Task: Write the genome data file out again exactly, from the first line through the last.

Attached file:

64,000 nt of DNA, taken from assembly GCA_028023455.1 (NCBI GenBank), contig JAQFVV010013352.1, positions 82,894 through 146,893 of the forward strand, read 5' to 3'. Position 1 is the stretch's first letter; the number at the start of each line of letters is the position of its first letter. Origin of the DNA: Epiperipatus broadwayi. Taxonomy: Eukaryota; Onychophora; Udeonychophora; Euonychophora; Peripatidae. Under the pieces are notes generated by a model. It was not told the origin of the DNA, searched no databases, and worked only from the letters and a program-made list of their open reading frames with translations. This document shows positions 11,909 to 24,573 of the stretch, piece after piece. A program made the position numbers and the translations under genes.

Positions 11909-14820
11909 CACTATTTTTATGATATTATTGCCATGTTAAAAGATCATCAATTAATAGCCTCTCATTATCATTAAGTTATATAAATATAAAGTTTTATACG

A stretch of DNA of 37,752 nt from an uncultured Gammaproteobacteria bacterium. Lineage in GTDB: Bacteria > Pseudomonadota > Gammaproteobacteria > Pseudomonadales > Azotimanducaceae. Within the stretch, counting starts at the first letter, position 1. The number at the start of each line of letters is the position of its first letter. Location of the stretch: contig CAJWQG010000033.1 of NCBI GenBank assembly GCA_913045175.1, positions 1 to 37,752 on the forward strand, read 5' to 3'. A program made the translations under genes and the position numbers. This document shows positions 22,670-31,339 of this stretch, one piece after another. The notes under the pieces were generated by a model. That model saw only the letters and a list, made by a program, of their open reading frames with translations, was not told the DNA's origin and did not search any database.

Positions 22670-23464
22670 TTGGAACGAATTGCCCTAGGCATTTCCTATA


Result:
64,000 nt of DNA, taken from assembly GCA_028023455.1 (NCBI GenBank), contig JAQFVV010013352.1, positions 82,894 through 146,893 of the forward strand, read 5' to 3'. Position 1 is the stretch's first letter; the number at the start of each line of letters is the position of its first letter. Origin of the DNA: Epiperipatus broadwayi. Taxonomy: Eukaryota; Onychophora; Udeonychophora; Euonychophora; Peripatidae. Under the pieces are notes generated by a model. It was not told the origin of the DNA, searched no databases, and worked only from the letters and a program-made list of their open reading frames with translations. This document shows positions 11,909 to 24,573 of the stretch, piece after piece. A program made the position numbers and the translations under genes.

Positions 11909-14820
11909 CACTATTTTTATGATATTATTGCCATGTTAAAAGATCATCAATTAATAGCCTCTCATTATCATTAAGTTATATAAATATAAAGTTTTATACG

A stretch of DNA of 37,752 nt from an uncultured Gammaproteobacteria bacterium. Lineage in GTDB: Bacteria > Pseudomonadota > Gammaproteobacteria > Pseudomonadales > Azotimanducaceae. Within the stretch, counting starts at the first letter, position 1. The number at the start of each line of letters is the position of its first letter. Location of the stretch: contig CAJWQG010000033.1 of NCBI GenBank assembly GCA_913045175.1, positions 1 to 37,752 on the forward strand, read 5' to 3'. A program made the translations under genes and the position numbers. This document shows positions 22,670-31,339 of this stretch, one piece after another. The notes under the pieces were generated by a model. That model saw only the letters and a list, made by a program, of their open reading frames with translations, was not told the DNA's origin and did not search any database.

Positions 22670-23464
22670 TTGGAACGAATTGCCCTAGGCATTTCCTATA